The NHS in England is the first health system in the world to systematically identify people, aged 65 and over, who are living with moderate and severe frailty using a population-based stratification approach. This can be done using the electronic Frailty Index (eFI) or any other appropriate assessment tool. The eFI uses routine health record data to automatically calculate a score which can identify whether a person in likely to be fit or living with mild, moderate or severe frailty.
Changes to the GP contract in 2017/18 introduced routine frailty identification for patients who are 65 and over. It targets a small number of key interventions (falls assessment, medicines review and promotion of the additional information in the summary care record) at those most at risk of adverse events including hospitalisation, nursing home admission and death. Early identification coupled with targeted support can help older people living with frailty to stay well and live independently for as long as possible.
The eFI is a risk stratification tool and not intended to be used as a diagnostic tool.
Confirmation of frailty in an individual should be undertaken using a validated tool such as:
To support routine frailty identification in primary care there are a number of resources:
- NHS Digital publish relevant local, regional and national data on frailty
- NHS England guidance for general practices on Supporting routine frailty identification and frailty through the GP Contract 2017/2018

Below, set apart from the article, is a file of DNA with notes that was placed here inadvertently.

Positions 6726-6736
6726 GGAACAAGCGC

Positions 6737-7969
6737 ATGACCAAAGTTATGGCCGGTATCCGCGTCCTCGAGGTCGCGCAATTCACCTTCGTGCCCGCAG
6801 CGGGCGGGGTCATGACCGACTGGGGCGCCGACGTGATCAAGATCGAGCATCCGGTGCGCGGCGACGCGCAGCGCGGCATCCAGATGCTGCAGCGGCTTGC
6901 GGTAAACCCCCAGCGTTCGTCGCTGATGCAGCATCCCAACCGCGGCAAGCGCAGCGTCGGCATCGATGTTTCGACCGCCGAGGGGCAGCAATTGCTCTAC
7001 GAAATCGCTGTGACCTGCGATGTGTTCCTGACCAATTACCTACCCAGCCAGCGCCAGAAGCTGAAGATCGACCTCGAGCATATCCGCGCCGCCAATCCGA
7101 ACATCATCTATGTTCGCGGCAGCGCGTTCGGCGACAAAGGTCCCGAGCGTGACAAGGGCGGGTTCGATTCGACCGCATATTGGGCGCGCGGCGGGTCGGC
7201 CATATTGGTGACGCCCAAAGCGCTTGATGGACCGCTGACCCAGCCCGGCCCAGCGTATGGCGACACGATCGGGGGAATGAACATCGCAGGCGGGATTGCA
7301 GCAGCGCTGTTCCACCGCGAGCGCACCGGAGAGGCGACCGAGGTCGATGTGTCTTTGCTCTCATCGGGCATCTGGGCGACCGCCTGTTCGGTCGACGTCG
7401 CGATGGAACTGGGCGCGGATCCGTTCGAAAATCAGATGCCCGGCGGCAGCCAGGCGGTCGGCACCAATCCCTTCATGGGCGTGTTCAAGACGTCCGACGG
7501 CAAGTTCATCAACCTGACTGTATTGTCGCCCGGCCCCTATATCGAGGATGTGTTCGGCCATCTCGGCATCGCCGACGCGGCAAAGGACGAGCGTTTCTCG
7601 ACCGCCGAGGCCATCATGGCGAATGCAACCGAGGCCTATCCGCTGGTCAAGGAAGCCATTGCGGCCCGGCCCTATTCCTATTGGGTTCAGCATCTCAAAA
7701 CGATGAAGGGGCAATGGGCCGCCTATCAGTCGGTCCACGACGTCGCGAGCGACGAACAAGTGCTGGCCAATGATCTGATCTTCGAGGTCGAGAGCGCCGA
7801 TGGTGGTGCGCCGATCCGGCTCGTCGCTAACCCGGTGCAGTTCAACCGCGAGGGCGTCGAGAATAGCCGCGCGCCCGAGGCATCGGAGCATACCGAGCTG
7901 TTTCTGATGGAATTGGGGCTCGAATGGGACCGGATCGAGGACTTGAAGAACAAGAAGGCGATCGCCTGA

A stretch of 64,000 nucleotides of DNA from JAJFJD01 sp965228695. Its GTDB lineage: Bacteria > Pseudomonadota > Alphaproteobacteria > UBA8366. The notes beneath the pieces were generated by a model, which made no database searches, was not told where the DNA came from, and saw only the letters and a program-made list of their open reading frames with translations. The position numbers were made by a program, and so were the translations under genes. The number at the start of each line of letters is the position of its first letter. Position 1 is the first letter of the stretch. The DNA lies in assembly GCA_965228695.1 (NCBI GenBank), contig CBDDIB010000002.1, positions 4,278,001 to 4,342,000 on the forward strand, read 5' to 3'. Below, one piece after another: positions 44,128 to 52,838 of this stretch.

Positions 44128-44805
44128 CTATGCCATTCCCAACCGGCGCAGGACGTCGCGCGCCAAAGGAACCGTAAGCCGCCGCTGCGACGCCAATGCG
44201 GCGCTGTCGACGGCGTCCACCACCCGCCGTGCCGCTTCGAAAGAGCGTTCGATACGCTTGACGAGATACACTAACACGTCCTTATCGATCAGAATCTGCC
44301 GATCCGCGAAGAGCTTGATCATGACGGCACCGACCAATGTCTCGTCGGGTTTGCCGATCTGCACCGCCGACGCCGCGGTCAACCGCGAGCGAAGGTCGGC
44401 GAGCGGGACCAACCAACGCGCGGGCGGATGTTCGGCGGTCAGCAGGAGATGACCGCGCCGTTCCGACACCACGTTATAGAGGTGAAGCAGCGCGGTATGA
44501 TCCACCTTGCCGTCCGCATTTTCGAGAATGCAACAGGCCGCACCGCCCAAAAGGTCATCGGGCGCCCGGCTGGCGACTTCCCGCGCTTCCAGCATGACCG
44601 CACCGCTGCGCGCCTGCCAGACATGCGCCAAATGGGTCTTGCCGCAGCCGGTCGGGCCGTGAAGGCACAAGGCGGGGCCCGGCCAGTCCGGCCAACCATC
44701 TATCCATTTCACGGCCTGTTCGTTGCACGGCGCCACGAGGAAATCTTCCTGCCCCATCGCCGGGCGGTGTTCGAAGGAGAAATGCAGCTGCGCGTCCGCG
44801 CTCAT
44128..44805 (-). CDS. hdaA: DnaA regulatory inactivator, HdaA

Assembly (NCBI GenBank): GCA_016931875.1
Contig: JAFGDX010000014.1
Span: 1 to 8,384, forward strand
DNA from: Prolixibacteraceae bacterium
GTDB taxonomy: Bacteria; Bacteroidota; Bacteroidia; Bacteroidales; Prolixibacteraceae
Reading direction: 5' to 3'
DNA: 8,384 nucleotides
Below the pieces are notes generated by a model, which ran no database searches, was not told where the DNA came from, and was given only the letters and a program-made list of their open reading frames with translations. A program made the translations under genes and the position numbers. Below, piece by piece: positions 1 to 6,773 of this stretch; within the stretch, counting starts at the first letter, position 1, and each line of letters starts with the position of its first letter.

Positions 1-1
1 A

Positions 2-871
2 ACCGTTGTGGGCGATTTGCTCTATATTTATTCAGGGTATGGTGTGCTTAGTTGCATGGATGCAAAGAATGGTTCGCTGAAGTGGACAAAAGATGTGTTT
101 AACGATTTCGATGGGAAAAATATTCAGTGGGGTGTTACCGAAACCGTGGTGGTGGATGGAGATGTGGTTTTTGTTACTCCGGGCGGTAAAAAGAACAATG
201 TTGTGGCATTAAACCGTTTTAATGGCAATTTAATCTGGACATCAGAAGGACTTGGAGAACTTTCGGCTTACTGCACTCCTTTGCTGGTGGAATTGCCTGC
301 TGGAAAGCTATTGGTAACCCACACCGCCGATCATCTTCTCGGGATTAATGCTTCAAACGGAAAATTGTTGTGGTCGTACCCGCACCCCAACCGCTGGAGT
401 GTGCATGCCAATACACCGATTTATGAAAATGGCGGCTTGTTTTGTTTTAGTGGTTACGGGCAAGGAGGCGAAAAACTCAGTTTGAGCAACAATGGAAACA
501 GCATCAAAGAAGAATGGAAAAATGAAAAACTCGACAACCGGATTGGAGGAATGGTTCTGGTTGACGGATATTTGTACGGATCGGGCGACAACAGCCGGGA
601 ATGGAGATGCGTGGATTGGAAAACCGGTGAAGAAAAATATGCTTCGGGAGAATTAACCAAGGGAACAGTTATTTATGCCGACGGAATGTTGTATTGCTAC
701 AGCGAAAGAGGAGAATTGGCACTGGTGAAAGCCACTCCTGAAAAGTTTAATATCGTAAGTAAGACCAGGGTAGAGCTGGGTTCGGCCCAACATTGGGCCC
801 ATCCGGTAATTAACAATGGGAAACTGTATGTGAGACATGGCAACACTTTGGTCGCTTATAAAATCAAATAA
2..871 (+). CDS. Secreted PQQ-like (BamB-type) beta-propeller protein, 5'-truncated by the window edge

- NHS England Toolkit for general practice on supporting older people living with frailty
- Yorkshire and Humber Academic Health and Science Network on Recognising and managing frailty
- Age UK, NHS and Public Health England leaflet on frailty for patients called Keeping your independence
There are a series of webinar recordings available to support the implementation of routine frailty identification into primary care.
Routine frailty identification can help local clinicians and commissioners to review current service provision. Public Health Birmingham is working with GP practices across the 3 CCGs in Birmingham using eFI to understand current frailty provision and identify any gaps. This could inform new ways of working and commissioning decisions to improve care for people living with frailty who are at risk of falls and fracture.